Mavic’s next to top shoes are comfortable and efficient, with light, stiff soles and airy uppers closed with a single Boa dial. They’re comfortable too, although the widened to box does mean that there’s extra pressure over the midfoot
Light for a dial closed shoe
Stiff sole and supportive upper
Extra width to the toe box suits wider feet
Pressure distributed rather unevenly over the foot
By Paul Norman
Last year, Mavic updated its Cosmic Ultimate shoes to the new Cosmic Ultimate SL version. It’s made changes to the upper’s closure, replacing the two Ergo Dial closures with a single Boa IP1 low profile dial, positioned on the outer side of the upper. There’s no separate tongue, with the asymmetric uppers wrapping over the foot. Mavic has also reduced the weight of the carbon sole.
The upper is still made with a laser welded construction with mesh inserts between the TPU structural components. That saves weight over a stitched upper and is a feature too of Mavic’s ultra-spendy £900 Comete Ultimate shoes. The large mesh areas in the uppers make for good airflow when riding in hot weather too. As a result of the redesign, Mavic has shaved over 80g off the weight of its previous generation Cosmic Ultimate footwear.
Under your feet, there’s a new, lighter all-carbon Energy SLR sole, with a 6.5mm stack height, which Mavic says saves 10g over its previous sole unit. It incorporates a titanium cleat plate, saving a bit of weight over steel. There are also lots of ventilation slots built into the sole to help keep your feet cooler on hot climbs.
Mavic makes the Cosmic Ultimate SL shoes in half UK sizes between 3.5 and 13 and in black, white or Mavic yellow. It has different lasts for its performance shoes like the Cosmic Ultimate and its lower priced shoes. But Mavic has also changed the upper’s shape to make the toe box more rounded. The design also ensures that the heel is well supported, to help avoid heel lift.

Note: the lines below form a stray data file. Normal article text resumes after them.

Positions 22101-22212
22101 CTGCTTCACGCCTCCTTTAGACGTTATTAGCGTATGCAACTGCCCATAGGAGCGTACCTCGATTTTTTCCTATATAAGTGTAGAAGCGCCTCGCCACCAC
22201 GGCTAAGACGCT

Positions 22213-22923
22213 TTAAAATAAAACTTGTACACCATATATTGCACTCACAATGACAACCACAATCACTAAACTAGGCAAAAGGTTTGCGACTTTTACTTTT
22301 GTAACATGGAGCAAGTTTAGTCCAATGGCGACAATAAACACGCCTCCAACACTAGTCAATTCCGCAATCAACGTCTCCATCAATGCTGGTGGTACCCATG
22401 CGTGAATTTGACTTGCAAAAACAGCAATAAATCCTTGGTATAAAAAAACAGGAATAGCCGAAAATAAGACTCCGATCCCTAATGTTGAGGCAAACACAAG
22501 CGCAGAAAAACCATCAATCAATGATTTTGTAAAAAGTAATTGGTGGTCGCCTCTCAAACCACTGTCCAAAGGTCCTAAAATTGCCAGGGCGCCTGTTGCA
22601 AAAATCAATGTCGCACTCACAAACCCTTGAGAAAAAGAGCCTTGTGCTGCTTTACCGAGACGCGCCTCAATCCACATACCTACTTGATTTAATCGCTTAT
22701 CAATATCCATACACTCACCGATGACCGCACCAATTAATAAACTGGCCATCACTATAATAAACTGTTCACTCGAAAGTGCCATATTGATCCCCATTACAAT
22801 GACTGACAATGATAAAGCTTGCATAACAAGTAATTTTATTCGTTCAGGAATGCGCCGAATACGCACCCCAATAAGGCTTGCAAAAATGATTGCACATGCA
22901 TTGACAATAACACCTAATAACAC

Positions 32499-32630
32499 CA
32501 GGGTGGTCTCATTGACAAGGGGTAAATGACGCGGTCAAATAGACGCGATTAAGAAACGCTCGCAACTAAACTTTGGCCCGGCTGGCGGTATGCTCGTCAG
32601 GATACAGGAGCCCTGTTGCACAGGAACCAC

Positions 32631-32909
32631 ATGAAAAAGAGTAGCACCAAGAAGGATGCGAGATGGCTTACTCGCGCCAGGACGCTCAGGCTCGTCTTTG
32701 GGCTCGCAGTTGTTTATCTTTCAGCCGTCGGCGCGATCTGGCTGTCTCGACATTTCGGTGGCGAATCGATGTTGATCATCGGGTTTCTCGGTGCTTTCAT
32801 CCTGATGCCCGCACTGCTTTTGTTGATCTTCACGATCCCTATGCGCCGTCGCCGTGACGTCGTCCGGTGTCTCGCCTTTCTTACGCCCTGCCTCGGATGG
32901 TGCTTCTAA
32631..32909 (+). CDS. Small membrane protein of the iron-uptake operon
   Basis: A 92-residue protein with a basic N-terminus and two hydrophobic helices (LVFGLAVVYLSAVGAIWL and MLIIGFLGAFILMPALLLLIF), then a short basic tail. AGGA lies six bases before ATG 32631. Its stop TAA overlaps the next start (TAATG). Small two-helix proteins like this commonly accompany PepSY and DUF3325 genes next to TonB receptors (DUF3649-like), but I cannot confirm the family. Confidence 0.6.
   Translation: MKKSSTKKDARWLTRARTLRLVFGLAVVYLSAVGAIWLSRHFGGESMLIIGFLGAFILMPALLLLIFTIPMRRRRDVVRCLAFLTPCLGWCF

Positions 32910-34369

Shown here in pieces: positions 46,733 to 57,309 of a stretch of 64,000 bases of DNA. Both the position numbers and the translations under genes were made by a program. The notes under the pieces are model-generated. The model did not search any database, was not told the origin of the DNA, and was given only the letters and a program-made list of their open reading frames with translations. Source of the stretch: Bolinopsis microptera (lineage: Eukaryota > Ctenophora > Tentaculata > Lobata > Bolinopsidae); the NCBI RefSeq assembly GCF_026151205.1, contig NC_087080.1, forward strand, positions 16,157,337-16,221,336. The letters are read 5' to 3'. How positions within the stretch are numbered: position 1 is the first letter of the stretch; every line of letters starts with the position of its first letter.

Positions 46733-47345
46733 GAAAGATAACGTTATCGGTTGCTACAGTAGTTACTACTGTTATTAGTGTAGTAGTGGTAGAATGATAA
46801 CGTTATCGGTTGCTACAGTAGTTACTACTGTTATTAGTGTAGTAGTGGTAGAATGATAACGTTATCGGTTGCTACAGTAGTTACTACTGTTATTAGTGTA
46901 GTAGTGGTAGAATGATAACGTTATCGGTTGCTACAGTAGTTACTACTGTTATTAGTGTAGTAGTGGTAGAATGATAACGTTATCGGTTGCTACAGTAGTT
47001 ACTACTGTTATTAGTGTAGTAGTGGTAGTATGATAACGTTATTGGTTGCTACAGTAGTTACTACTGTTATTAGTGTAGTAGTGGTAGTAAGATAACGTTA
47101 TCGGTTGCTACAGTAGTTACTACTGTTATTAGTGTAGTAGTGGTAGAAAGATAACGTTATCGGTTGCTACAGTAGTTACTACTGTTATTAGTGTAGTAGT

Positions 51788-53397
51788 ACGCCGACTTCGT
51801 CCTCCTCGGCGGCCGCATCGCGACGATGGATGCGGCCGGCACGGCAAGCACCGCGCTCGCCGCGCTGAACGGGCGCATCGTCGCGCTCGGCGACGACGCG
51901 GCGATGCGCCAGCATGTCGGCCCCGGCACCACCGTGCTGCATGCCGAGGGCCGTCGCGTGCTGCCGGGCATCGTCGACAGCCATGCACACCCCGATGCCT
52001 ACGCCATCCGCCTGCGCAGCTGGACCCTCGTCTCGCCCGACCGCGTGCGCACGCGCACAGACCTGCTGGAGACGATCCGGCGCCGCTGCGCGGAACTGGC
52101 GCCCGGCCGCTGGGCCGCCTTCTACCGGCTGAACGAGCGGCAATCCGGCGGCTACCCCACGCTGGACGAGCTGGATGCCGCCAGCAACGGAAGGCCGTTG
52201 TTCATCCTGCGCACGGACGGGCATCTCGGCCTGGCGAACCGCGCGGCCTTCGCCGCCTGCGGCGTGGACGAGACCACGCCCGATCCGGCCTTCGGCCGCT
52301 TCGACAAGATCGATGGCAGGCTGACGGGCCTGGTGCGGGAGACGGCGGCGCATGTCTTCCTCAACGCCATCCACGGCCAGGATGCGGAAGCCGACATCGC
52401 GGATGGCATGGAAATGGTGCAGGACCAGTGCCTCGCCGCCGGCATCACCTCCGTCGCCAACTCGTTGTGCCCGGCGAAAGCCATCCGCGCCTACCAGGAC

Whereas their predecessor rather constricted my toes, I found that there was almost too much room in the forefoot of the Cosmic Ultimate SL shoes, particularly if I wore thin socks. This meant that tightening the Boa dial resulted in more pressure over the mid-foot, rather than it being more evenly distributed across the top of the foot. Mavic has adjusted the fit again in the £99 Cosmic shoes, which I’ve also tested recently in the same size and which fit considerably closer, resulting in more even foot support.
The revamp from the previous generation Cosmic Ultimate shoe has been accompanied by a price increase for the Cosmic Ultimate SL shoes, but although £340 is a lot of cash, it’s not out of line with other premium cycling shoes. And the Cosmic Ultimate SL shoes are impressively light and with their stiff soles you can feel the efficient power transfer to the pedals.
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